Meet one of Biology's Newest Faculty Members
September 25, 2013 —
Assistant Professor of Biology
Hometown: It’s always easiest just to say that I grew up in a military family
Degree: PhD, neuroscience, Yale University
Research interests: The neuroscience of how we interact with our surroundings
Q: What did you do before coming to Drexel?
A: I was a postdoc in the Neuroscience Department at Brown University
Q: What’s your favorite book? Movie?
A: Book: “Gödel, Escher, Bach”
Movie: “The Lord of the Rings” trilogy
Q: What’s your favorite food or restaurant?
A: I always love good sushi.
Q: If you could have dinner with three people (dead or alive) who would they be?
A: Richard Feynman, EO Wilson and Yogi Berra.
Q: What’s one thing you couldn't live without?
A: My laptop.
Q: What was the most memorable class you took as an undergrad and why?
A: The Architectonics of Nature, a seminar I took freshman year. It’s hard to summarize, but it was an eclectic mix of physics, neuroscience, art and philosophy, all focused on how we perceive our surroundings. Coming into college, I wasn’t sure what I wanted to do, but I thought it would be physics, computer science or maybe virology. This course got me hooked on the brain, and I haven’t stopped studying it since.
Q: Which current event/issue do you think students should know more about and why?
A: This is maybe a little self-serving, but neuroscience has been increasingly in the spotlight with a big recent bump from the proposed federal BRAIN initiative. But the brain is complex and the press can’t always do a good job of capturing that in a brief article or news spot, which leaves a lot of room for misinformation to enter the conversation. Having a better-educated populace will greatly aid the discourse that we have about our brains, the diseases that affect them, and why public funding is important.
Q: What’s one thing every student who plans on taking one of your classes should know about you?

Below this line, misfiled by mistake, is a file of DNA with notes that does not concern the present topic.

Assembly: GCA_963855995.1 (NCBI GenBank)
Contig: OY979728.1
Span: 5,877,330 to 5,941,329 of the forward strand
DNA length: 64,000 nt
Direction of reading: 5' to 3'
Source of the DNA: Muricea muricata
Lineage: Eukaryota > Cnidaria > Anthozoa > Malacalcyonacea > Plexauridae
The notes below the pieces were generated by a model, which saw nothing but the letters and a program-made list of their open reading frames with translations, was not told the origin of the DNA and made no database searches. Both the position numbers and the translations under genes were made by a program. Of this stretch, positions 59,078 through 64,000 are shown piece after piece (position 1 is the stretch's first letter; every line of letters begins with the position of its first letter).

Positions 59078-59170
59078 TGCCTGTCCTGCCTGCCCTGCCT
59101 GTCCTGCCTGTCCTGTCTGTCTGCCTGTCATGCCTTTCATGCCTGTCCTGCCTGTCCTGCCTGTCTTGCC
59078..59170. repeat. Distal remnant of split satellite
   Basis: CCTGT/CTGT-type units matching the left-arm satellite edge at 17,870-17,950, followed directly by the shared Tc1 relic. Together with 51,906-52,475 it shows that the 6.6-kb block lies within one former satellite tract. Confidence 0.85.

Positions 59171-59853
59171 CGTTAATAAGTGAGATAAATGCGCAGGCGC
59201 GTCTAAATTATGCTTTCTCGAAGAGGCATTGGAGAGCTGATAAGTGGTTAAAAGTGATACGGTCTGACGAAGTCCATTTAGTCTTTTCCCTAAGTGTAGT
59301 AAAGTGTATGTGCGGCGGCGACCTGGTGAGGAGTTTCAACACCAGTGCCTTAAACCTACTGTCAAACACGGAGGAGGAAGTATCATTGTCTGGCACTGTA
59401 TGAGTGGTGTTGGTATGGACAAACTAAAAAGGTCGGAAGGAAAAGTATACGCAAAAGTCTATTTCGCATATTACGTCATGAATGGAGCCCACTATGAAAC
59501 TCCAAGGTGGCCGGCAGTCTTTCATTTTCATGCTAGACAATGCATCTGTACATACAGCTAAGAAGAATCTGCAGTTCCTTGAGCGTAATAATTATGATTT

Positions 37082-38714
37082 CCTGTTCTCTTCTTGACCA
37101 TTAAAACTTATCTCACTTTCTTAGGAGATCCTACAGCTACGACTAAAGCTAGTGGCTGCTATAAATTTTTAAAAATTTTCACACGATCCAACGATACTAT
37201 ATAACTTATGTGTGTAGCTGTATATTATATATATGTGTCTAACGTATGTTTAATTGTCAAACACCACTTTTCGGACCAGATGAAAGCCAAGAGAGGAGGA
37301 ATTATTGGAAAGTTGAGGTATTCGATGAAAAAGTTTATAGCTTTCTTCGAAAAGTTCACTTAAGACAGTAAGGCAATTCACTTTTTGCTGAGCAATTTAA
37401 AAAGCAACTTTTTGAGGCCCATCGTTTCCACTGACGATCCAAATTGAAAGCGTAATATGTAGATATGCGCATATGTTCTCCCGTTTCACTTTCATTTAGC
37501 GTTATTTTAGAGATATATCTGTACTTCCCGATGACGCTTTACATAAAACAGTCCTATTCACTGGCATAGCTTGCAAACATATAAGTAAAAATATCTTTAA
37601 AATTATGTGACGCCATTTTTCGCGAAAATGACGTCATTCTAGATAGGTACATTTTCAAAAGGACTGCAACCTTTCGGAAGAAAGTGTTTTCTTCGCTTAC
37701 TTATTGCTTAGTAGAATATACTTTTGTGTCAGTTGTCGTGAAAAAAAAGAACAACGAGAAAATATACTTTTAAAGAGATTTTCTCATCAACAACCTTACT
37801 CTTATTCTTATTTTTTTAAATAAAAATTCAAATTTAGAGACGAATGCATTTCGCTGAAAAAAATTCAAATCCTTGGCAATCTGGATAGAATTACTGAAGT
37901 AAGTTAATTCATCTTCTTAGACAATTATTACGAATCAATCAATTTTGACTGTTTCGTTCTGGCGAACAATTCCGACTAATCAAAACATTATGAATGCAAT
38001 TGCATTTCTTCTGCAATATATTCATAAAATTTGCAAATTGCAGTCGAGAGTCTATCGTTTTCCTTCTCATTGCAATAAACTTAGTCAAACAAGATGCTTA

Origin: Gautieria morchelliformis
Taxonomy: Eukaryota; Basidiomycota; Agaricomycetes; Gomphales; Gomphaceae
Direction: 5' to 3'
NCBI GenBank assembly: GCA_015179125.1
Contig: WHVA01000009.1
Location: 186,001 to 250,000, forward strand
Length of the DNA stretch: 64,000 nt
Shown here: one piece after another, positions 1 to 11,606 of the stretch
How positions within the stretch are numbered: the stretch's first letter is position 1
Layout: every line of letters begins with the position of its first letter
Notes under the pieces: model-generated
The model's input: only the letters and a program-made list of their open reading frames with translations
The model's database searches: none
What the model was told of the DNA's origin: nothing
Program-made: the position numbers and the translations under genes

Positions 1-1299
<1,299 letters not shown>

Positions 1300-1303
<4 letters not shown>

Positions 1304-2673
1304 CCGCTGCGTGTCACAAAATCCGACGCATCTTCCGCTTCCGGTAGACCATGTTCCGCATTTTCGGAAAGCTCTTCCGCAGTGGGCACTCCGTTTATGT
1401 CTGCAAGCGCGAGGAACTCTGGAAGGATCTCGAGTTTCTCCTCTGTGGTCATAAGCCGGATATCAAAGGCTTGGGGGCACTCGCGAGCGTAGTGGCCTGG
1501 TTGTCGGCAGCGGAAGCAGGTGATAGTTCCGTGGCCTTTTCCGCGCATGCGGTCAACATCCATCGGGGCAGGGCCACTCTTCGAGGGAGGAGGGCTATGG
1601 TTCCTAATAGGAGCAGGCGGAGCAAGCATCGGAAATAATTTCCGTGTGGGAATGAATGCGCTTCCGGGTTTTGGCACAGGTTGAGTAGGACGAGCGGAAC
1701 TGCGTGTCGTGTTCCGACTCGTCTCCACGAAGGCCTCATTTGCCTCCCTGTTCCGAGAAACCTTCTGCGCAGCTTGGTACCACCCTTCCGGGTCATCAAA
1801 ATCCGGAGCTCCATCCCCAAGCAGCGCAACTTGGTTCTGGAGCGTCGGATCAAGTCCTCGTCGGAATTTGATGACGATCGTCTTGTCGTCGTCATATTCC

A: It’s more about getting the concepts than it is memorizing the details. Details you can always look up, but you won’t know how to if you don’t get the concepts.
Q: What made you want to become a professor?
A: I love the combination of conveying knowledge to students while also adding new knowledge to the pot.
Q: What do you consider to be your biggest achievement thus far in your career?
A: A career is a long staircase with many steps along the way, but the most recent one of starting my position at Drexel is certainly the biggest one yet.
Q: What course would you be most excited to teach at Drexel and why?
A: I have really enjoyed teaching the Neurobiology of Autism, helping students to learn just how much we do know about this commonly misunderstood disorder, how we learned it, and that we will learn even more in the coming years.
Q: What do you hope to add to the CoAS community?
A: I hope to engage in scholarly discussions and collaborations with my colleagues in biology, the College, and beyond, and hope that the students I teach and mentor will follow that lead.
See Akins in action: CoAS Dean’s Seminar: “Lost in Translation: Axonal Protein Synthesis and Fragile X Syndrome,” Wednesday, October 16, 2013, 3:30PM – 5:30PM, Disque 109.